THE ENCYCLOPÆDIA BRITANNICA

A DICTIONARY OF ARTS, SCIENCES, LITERATURE AND GENERAL INFORMATION

ELEVENTH EDITION 1911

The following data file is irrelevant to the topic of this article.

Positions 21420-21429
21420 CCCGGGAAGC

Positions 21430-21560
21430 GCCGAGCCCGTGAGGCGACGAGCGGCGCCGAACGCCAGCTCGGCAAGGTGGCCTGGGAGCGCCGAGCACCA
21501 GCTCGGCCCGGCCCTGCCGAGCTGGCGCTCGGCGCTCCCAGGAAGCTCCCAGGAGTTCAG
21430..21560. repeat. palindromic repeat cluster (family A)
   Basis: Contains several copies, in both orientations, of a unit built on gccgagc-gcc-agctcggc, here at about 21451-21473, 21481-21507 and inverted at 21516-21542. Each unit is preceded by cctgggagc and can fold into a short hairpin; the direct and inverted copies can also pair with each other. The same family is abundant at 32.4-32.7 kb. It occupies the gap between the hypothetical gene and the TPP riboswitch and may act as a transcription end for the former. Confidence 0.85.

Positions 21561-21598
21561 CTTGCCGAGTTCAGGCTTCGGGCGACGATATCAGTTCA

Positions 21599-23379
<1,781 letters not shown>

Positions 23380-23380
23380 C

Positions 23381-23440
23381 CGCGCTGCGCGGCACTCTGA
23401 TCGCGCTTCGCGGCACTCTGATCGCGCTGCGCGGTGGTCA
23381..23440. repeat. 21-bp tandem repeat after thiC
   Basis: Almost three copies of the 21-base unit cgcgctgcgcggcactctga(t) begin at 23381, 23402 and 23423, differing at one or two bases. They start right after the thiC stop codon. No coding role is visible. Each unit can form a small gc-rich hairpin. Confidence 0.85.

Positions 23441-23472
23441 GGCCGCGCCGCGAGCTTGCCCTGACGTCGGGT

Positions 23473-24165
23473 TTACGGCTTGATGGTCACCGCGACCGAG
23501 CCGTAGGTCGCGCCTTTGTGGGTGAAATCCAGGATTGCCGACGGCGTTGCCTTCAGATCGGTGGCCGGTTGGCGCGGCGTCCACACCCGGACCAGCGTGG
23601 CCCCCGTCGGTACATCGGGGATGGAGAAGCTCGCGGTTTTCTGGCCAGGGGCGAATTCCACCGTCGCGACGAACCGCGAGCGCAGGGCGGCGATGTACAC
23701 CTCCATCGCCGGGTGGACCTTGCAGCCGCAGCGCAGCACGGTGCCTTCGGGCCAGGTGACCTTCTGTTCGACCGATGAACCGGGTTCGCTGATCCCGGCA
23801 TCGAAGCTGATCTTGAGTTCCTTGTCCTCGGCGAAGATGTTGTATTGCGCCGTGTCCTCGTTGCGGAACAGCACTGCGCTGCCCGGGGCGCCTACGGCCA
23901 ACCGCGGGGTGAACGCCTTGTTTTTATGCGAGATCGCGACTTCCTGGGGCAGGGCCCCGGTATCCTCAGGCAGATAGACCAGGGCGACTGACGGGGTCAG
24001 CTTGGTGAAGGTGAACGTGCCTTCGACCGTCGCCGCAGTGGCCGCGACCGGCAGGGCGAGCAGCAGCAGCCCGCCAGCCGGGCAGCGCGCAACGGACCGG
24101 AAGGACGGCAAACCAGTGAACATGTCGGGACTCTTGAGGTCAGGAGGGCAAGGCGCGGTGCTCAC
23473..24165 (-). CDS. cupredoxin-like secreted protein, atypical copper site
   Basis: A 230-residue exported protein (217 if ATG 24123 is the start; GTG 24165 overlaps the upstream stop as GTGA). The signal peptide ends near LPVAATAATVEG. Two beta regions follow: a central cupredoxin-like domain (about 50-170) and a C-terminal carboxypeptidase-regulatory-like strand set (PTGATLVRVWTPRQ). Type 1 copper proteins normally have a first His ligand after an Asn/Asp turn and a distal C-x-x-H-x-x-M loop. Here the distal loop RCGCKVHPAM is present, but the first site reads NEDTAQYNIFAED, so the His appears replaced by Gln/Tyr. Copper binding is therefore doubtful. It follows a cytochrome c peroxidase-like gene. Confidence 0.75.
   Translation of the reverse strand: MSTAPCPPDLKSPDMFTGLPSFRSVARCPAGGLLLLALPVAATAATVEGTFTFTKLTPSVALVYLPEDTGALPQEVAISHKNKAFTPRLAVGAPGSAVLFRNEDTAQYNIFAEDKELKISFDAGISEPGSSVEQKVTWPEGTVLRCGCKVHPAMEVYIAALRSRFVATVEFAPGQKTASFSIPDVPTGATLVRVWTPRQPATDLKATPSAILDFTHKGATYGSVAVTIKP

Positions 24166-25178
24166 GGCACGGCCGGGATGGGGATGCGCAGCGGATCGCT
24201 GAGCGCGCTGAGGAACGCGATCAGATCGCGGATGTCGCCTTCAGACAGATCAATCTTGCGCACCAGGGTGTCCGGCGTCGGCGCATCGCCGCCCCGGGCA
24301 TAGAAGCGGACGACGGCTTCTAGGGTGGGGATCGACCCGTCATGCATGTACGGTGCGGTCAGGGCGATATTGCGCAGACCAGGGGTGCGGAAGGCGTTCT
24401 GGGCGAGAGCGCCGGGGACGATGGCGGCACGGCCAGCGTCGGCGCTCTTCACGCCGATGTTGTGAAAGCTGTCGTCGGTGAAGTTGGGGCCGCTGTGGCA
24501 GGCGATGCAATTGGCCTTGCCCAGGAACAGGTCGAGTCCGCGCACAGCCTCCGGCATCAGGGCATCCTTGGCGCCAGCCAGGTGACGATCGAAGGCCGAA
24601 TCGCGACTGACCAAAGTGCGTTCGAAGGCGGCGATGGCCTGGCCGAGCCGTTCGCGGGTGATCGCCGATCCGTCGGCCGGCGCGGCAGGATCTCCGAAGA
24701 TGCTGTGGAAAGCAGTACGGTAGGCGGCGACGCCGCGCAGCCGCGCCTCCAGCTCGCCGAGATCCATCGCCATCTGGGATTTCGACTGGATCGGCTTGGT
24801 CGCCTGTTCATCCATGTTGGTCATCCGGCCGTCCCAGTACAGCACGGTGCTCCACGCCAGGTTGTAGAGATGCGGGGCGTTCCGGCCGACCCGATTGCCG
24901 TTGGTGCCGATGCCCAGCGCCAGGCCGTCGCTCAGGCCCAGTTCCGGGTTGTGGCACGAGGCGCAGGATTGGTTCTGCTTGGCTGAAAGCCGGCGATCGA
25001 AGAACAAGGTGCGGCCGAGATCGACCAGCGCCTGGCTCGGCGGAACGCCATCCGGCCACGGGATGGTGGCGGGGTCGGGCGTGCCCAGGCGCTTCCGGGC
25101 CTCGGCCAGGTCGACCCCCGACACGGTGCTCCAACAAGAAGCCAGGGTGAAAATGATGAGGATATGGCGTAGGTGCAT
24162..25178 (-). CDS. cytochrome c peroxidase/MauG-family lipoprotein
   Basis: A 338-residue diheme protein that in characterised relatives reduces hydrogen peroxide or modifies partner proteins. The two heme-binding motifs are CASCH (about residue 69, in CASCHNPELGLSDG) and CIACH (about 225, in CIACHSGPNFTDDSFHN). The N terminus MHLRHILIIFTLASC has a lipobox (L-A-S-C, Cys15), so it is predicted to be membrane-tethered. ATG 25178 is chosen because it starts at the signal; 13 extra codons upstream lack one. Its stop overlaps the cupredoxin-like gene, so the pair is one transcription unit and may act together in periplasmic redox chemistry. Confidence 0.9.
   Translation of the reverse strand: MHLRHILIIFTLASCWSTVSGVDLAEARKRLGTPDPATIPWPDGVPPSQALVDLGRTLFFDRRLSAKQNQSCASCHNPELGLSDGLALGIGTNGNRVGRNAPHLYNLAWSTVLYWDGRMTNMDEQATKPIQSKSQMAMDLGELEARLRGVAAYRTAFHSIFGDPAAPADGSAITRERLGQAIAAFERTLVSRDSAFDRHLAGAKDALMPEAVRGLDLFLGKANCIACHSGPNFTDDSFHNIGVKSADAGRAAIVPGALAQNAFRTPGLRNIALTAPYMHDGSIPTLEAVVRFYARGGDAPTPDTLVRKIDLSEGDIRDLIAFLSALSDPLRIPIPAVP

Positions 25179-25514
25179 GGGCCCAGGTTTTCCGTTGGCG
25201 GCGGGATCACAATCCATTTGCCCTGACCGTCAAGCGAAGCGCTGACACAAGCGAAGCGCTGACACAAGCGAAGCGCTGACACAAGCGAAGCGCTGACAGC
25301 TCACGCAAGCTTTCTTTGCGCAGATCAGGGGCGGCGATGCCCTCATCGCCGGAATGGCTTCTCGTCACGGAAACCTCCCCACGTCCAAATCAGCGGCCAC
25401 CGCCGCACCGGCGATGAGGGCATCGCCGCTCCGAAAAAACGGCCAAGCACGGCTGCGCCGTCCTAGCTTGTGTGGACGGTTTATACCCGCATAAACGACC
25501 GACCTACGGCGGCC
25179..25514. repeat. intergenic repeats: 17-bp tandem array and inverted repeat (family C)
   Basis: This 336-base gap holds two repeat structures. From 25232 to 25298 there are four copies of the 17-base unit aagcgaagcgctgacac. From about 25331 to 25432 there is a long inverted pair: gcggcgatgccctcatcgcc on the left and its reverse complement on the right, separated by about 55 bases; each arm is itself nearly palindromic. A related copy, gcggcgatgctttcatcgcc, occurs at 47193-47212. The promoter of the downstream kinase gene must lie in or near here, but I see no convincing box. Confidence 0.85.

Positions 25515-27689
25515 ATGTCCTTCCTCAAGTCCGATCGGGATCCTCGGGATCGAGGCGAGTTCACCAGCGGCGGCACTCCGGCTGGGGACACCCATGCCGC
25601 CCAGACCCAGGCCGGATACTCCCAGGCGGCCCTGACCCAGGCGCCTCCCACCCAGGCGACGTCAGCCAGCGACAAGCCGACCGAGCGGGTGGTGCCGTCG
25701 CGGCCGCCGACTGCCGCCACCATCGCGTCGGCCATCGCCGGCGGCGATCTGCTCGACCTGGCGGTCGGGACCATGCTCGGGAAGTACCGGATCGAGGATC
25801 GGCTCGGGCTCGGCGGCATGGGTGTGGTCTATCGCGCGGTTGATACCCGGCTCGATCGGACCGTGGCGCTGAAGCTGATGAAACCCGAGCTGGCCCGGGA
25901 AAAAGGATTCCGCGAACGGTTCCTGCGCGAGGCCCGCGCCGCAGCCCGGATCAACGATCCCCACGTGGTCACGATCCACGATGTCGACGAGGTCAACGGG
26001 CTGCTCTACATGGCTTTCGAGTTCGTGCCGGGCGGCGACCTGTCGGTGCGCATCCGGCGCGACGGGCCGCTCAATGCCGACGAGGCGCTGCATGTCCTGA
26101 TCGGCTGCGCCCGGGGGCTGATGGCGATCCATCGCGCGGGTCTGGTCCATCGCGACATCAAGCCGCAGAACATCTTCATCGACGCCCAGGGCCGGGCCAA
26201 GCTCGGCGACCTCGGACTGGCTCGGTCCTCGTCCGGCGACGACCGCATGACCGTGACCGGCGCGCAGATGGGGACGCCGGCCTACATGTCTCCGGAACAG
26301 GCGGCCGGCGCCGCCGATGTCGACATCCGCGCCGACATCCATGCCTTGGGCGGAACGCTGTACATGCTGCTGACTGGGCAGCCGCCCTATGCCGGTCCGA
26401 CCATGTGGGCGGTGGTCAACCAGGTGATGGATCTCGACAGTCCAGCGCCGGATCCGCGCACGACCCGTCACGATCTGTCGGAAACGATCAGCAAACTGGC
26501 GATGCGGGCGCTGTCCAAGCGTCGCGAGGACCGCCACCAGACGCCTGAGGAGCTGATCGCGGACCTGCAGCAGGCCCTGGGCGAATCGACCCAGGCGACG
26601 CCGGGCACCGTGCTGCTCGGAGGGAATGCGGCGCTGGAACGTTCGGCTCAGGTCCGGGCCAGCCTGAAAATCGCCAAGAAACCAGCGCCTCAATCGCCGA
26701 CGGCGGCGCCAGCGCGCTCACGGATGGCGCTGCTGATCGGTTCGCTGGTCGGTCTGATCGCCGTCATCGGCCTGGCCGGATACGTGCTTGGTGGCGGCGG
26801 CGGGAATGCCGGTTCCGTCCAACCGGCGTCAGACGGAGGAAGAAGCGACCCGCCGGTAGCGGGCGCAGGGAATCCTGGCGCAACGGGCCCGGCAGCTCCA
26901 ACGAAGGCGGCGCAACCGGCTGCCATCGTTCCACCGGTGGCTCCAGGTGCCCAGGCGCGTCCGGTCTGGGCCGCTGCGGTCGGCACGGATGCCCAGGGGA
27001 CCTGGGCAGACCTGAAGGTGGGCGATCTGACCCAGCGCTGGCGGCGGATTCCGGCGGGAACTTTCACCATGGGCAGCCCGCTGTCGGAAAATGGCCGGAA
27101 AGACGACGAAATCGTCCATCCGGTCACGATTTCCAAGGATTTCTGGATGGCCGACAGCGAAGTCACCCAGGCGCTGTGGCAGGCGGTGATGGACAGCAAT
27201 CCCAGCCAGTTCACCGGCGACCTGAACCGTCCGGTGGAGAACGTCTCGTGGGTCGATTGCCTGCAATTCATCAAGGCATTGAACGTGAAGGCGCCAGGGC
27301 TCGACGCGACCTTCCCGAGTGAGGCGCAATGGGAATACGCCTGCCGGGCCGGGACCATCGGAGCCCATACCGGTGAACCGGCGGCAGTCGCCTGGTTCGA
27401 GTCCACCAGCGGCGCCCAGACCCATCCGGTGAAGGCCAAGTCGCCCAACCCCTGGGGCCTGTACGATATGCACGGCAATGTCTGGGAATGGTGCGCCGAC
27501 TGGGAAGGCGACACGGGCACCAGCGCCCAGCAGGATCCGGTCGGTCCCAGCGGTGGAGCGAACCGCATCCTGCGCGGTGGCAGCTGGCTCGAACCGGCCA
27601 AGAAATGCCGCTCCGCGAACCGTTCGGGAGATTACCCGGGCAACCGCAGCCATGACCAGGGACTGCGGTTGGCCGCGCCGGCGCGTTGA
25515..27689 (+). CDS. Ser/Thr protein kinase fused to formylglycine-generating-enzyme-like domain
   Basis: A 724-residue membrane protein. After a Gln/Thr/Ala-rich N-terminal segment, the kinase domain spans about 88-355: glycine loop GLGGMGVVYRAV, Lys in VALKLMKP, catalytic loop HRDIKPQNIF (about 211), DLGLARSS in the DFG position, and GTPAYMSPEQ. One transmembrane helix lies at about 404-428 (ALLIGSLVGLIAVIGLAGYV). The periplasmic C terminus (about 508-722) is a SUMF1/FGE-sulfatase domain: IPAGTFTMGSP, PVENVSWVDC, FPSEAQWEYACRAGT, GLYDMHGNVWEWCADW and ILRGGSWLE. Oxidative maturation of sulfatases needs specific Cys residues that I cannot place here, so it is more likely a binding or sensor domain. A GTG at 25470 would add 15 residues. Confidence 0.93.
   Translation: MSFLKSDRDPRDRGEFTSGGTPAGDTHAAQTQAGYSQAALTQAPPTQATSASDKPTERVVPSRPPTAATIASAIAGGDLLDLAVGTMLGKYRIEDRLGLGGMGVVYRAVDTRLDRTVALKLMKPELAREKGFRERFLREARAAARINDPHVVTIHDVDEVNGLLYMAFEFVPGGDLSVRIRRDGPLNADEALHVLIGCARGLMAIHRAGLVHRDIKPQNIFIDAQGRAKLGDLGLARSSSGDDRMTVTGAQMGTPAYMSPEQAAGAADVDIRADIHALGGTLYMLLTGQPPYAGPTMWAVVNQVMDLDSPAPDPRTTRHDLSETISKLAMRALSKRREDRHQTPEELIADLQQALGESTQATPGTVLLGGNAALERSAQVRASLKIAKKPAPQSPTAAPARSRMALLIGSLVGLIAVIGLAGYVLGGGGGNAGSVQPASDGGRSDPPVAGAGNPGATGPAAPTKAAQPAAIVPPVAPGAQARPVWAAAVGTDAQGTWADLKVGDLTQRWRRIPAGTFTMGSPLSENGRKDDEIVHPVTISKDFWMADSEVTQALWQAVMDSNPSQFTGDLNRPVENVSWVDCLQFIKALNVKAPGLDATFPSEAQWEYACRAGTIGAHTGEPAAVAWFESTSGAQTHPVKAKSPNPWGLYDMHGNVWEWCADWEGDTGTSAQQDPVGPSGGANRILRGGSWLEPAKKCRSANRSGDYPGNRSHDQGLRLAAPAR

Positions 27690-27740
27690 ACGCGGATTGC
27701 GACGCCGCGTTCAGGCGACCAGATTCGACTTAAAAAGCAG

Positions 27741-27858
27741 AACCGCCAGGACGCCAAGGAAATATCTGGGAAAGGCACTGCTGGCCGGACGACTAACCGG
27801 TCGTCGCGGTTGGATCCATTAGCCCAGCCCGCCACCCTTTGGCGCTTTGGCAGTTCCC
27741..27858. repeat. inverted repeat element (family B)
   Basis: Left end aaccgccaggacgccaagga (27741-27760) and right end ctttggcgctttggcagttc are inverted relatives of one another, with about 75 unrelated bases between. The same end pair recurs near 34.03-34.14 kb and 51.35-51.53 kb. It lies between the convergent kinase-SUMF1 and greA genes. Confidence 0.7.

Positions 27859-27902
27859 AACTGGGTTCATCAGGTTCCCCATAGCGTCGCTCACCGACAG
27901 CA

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ARQUEBUS (also called harquebus, hackbut, &c.), a firearm of the 16th century, the immediate predecessor of the musket. The word itself is certainly to be derived from the German Hakenbühse (mod. Hakenbüchse, cf. Eng. hackbut and hackbush), “hook gun.” The “hook” is often supposed to refer to the bent shape of the butt, which differentiated it from the straight-stocked hand gun, but it has also been suggested that the original arquebus had a metal hook near the muzzle, which was used to grip the wall (or other fixed object) so as to steady the aim and take up the force of recoil, that from this 642 the name Hakenbühse spread till it became the generic name for small arms, and that the original form of the weapon then took the name of arquebus à croc. The French form arquebuse and Italian arcobugio, archibugio, often and wrongly supposed to indicate the hackbut’s affinity with the crossbow (“hollow bow” or “mouthed bow”), are popular corruptions, the Italian being apparently the earlier of the two and supplanting the first and purest French form haquebut. Previous to the French wars in Italy, hand-gun men and even arbalisters seem to have been called arquebusiers, but in the course of these wars the arquebus or hackbut came into prominence as a distinct type of weapon. The Spanish arquebusiers, who used it with the greatest effect in the Italian wars, notably at Bicocca (1522) and Pavia (1525), are the originators of modern infantry fire action. Filippo Strozzi made many improvements in the arquebus about 1530, and his weapons were effective up to four and five hundred paces. He also standardized the calibres of the arquebuses of the French army, and from this characteristic feature of the improved weapon arose the English term “caliver.” In the latter part of the 16th century (c. 1570) the arquebus began to be displaced by the musket.
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